• 5. + Absent friends
    • 6. + Site – type of school Grade/Age Number of students/gend er Drama experience Other relevant details Queensland – Public secondary school – 1000 students Year 10 – 14-5 years 25 students 22 girls, 3 boys 1-3 years Little drama outside school. Limited process drama Sydney – Independent school 1200 Year 9, 2 x year 10 21 students, - 11 girls, 9 boys Elective drama Quite a lot of out of school experience – NIDA etc Greece – Public school near sea, approx. 230 students 15-18 15 years old 12 students – 11 girls, 1 boy No school drama Different type of drama work for students, hard to get together for co- curricular work. Singapore - polytechnic 16 year olds 3 x classes Studying applied theatre Approx 3 x 2 hr sessions USA- small private secondary 14-15 & 16- 17 years 16 students 11 girls, 5 boys Studying applied theatre Applied theatre students leading workshops for year 6
    • 7. + Why Water? Major 21st century local and global challenges – 2013 Year of Water Collaboration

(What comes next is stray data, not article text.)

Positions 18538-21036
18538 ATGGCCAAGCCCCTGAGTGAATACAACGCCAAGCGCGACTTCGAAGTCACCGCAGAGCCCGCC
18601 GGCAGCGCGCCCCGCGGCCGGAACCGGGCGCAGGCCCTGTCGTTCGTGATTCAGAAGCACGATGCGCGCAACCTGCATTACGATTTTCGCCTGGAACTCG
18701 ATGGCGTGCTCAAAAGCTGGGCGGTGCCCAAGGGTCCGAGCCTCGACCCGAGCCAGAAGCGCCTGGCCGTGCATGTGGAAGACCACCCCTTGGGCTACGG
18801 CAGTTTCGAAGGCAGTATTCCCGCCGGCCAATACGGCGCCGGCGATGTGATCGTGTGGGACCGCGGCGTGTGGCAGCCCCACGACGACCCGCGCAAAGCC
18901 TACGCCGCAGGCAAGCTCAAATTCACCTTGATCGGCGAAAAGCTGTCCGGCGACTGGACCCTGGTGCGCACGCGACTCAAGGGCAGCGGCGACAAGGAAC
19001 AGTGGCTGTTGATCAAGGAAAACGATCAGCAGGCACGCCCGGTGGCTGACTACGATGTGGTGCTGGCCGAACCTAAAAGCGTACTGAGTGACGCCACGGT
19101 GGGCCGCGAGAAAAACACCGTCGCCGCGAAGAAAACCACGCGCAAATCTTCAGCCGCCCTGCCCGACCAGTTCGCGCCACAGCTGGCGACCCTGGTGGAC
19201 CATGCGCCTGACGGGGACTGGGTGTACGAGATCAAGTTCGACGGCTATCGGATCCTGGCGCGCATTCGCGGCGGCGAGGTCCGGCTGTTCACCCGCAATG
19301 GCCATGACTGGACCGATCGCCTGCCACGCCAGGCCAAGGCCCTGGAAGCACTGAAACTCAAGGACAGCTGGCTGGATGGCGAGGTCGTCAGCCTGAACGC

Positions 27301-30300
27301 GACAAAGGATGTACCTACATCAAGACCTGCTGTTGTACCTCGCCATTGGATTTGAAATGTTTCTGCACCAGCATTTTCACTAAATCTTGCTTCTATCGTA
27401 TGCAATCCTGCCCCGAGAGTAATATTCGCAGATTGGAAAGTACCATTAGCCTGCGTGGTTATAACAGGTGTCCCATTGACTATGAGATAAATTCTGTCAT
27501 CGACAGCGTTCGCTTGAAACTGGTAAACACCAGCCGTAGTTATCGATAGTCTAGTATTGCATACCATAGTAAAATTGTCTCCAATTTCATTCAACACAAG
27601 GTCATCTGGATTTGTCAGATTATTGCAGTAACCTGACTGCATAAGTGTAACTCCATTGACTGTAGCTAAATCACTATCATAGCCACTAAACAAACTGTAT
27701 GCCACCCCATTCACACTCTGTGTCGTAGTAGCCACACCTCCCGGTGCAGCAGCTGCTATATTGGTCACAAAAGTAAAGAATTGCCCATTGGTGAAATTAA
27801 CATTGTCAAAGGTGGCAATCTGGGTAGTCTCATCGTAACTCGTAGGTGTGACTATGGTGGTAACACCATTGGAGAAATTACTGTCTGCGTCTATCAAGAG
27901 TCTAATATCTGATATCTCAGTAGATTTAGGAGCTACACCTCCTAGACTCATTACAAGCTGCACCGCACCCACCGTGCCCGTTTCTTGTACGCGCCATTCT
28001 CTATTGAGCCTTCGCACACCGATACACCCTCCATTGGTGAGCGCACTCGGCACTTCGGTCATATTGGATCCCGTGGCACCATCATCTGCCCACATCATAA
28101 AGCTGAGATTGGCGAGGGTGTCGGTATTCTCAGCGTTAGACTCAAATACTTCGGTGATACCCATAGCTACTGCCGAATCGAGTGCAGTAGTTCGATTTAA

• 8. + Water issues/drama – rely on human relationships and cooperation  Heathcote‟s guarantee – “students will see the real world more clearly when they have experienced the imagined one.”  Humans have overcome water issues through invention, technological change, through migration, and through cooperation  Drama as a means of investigating and rehearsing possible future action.
    • 9. + Questions to ponder  Why is water so important to our lives and cultures?  What actions, activities and rituals involve water?  What local and contemporary experiences can we draw on to inform our drama?  What different roles, dramatic conventions, movement, music, imagery can we use to tell our stories?  How do people cope in times of water crisis?  Can we do anything to ensure water security – so that all may share healthy, clean water?
    • 10. + Opportunities and risks  Today‟s young creatives use a realm of cyberspaces and digital tools to create and share their work  We want to position young people as creators and global citizens, not just consumers of culture  We want to capitalise on using different social media, online spaces and tools  We need to do so in ways that are manageable and responsible, especially where young from school contexts are involved  Drama teachers/facilitators end up having to play a key role in managing & mediating these components, uploading and moderating content. Online tools & spaces Creative opportunities